Sunday, January 24, 2010

Sunday nights

I need some help. Our Sunday night crowd is very small. We have a few regulars and a few that are hit and miss. Since I’ve been at this church we’ve tried a few things to boost attendance but nothing has worked so far.


Here’s a short rundown of what’s going on.


Children: attendance is anywhere from 1 to 9. Mostly 1 to 4. Using a music/bible study combo format.

Youth: attendance was 6 at best but now is 0 or 1. Contemporary music & bible study.

Adults: choir rehearsal and adult bible study options. Total attendance average is 12.

Another 2-4 some in for the worship service at 6:00.


I’m open to any and all suggestions. I’ve been thinking about having no Sunday evening activities, having home groups, having worship service only, or just leaving it alone. But it seems to be broken so I don’t like the last idea. I am pretty traditional so I really can’t imagine not doing something in the church building. I’m getting over that, though.


Question: If we do home groups, do I, as the pastor, settle into one group or float through all of them?


So, I need help. Comment with your suggestions or at least pray for me. This is the most frustrating challenge I’ve faced in ministry.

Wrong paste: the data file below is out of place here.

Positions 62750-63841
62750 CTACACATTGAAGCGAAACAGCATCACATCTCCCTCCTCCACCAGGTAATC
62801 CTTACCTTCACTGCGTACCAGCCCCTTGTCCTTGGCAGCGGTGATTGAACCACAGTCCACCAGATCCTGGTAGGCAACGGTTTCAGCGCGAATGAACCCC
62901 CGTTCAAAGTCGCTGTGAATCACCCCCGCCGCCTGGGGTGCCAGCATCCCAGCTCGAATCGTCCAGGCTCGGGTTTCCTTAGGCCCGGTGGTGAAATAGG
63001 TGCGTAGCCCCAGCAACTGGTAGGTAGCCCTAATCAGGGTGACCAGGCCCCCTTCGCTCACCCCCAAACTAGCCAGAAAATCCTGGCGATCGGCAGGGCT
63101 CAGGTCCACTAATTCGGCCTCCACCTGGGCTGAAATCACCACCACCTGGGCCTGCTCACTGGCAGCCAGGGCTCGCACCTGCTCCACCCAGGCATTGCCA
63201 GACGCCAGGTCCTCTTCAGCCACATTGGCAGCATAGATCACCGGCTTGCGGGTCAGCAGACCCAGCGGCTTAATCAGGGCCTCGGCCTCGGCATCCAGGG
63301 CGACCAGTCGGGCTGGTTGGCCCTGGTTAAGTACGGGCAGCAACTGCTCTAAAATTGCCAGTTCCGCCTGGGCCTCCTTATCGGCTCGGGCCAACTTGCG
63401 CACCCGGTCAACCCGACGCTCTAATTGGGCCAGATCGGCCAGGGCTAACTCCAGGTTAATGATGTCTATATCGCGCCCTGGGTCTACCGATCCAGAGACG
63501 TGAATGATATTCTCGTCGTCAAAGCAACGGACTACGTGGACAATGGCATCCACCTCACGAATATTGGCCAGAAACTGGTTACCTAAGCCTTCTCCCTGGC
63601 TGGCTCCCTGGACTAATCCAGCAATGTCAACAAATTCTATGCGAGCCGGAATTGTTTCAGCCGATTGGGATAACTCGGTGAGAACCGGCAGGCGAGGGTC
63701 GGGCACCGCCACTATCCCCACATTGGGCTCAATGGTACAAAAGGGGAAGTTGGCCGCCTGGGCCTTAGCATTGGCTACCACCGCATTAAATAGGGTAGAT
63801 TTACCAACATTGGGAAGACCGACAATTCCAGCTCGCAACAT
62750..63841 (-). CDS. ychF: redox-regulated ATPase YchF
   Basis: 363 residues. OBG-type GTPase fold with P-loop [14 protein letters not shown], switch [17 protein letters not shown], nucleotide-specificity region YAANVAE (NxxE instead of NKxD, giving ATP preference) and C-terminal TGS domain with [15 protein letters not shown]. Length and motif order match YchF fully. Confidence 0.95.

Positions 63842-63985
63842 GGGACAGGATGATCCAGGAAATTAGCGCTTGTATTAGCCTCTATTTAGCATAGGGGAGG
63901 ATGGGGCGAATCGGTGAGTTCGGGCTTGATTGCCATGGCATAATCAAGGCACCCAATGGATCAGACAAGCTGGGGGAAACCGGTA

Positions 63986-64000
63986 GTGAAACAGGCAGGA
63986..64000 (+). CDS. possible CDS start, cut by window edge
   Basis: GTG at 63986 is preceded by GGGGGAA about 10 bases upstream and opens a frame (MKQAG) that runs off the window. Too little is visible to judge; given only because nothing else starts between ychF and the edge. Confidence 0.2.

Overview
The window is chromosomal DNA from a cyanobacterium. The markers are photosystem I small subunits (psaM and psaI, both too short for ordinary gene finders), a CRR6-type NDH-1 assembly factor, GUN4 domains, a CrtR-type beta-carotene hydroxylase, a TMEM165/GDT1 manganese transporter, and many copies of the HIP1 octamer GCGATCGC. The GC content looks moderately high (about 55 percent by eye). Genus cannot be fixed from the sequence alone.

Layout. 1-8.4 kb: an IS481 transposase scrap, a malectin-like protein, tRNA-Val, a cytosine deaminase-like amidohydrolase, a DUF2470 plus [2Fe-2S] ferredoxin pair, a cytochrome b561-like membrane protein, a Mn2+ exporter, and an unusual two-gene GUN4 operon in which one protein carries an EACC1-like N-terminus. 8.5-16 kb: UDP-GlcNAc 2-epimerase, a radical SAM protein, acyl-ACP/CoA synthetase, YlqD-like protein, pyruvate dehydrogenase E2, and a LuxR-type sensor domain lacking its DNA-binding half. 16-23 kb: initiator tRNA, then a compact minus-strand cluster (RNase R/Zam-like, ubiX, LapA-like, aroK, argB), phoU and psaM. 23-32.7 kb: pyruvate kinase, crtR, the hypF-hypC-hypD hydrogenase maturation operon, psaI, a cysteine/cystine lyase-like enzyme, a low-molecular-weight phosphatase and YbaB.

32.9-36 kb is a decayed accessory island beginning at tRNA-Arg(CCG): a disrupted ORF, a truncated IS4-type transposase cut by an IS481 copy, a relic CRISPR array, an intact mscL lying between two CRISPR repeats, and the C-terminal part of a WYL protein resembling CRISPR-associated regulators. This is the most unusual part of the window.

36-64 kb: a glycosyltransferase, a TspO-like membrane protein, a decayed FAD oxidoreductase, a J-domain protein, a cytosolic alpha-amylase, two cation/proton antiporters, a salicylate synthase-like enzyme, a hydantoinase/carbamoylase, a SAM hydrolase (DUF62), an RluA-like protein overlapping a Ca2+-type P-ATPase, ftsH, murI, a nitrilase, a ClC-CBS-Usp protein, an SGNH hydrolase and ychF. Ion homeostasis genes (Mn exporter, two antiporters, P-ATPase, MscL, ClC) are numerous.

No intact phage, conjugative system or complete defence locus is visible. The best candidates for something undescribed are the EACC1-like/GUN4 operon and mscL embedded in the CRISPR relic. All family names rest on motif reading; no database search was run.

Monday, January 18, 2010


Have you ever had one of those moments when reality sank in? For a young couple the reality of becoming parents hits them perhaps when the ultrasound shows signs of life within the mother. For the football team the dream fades when the clock is winding down in the fourth quarter and the opponent has the ball. Each of us has moments in our lives when something happens – an event that marks the moment – and we realize its significance.


I received an email today from the registrar’s office at New Orleans Baptist Theological Seminary. It is a notice regarding upcoming registration dates for the Spring trimester. I will enroll in the final workshop in the Doctor of Ministry program this trimester. Now, I realize I’m still a long way from the finish line. After the workshop comes the daunting task of researching, creating and implementing a project that will impact the ministry of Cross Road Baptist Church. That can take a couple of years or more. But this workshop will likely be the last “for credit” classroom setting. I started school forty years ago. This is one of those moments.